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24 November 2011 | Adam Leach
Travel buyers believe airlines are acting unfairly by trying to avoid putting ancillary charges for baggage and other items through business travel systems.
A survey by the Global Business Travel Association (GBTA) found that 85 per cent of its members believe airlines are acting contrary to fair competition by unbundling certain services or selling them directly through their own systems.
Unbundling services, such as baggage charges or car hire, has become popular among major international airlines, which have followed the approach popularised by low-cost carriers.
According to Paul Tilstone, managing director at GBTA, this development should have been a positive development for procurement, but in practice has not been.
“For a long time, procurement has called for greater transparency to enable it to pay for the things that are of value to it and not pay for the things that aren’t,” he told SM. “The reality is that as they unbundle these items, they’re not thinking about the existing capabilities of the global distribution systems (GDS).”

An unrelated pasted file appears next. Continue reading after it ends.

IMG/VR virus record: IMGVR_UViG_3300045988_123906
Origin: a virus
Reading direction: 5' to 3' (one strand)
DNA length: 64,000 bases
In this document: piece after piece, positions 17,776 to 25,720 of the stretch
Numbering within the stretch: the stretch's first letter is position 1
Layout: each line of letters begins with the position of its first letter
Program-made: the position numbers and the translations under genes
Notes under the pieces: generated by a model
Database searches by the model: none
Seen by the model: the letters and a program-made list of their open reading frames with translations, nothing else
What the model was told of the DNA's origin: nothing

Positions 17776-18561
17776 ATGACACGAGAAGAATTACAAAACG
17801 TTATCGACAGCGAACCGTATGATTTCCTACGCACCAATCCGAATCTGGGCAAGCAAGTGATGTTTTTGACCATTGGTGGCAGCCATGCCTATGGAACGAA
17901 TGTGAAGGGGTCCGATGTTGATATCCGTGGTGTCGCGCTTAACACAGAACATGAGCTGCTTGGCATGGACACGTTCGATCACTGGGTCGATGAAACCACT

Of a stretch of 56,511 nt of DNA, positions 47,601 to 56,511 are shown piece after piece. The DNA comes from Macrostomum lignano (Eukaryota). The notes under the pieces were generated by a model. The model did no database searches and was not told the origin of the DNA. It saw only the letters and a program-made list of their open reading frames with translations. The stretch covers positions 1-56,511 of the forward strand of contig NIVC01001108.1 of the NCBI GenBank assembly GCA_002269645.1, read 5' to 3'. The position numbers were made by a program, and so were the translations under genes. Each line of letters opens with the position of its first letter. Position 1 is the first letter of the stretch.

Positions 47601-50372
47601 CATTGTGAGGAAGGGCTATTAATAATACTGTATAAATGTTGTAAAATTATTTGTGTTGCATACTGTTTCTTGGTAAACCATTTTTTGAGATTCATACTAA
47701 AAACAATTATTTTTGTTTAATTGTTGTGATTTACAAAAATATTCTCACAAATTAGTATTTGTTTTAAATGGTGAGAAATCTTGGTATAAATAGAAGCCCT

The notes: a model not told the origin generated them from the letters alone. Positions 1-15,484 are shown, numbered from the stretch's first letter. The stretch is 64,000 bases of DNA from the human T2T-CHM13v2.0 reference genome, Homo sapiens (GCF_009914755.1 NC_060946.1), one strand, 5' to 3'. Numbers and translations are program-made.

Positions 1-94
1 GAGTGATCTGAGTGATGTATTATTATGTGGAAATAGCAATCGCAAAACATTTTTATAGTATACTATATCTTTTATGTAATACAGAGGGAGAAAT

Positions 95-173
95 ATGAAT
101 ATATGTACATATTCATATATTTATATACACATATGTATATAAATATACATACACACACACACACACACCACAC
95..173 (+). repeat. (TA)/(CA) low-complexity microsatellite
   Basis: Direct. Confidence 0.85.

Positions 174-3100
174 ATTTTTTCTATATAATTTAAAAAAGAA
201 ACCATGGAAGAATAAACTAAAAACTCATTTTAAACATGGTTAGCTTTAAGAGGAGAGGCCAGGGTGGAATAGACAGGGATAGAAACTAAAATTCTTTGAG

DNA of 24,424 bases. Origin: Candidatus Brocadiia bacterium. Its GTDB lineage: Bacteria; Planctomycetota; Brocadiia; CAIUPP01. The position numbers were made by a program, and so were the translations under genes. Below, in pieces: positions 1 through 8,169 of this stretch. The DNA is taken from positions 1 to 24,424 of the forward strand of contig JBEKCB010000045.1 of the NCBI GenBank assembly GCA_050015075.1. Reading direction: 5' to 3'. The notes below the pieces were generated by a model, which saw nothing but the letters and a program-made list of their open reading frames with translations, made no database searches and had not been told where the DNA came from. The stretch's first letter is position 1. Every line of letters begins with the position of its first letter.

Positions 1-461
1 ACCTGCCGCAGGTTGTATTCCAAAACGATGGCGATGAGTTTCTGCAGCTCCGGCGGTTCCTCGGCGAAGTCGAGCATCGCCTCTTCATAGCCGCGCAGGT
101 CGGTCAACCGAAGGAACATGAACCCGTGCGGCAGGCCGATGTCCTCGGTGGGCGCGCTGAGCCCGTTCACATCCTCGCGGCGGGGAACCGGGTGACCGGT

A GDS is a system that buyers use to purchase tickets from a variety of airlines.
Tilstone said there is a view that airlines are deliberately trying to separate ancillary fees from the GDS and travel management companies in order to get a direct line to the traveller by getting them to pay for such items at the point of check-in on a credit card.
“That gives them direct contact with that individual and that money, and even though it is paid by a credit card, it effectively disappears off the central register of expenditure the corporation is building through its GDS and travel management company.”
Tilstone has raised the issue of unbundling with the European Commission this month. He said this and other issues raised by GBTA members would form the basis for a new manifesto for the organisation, to be published early next year.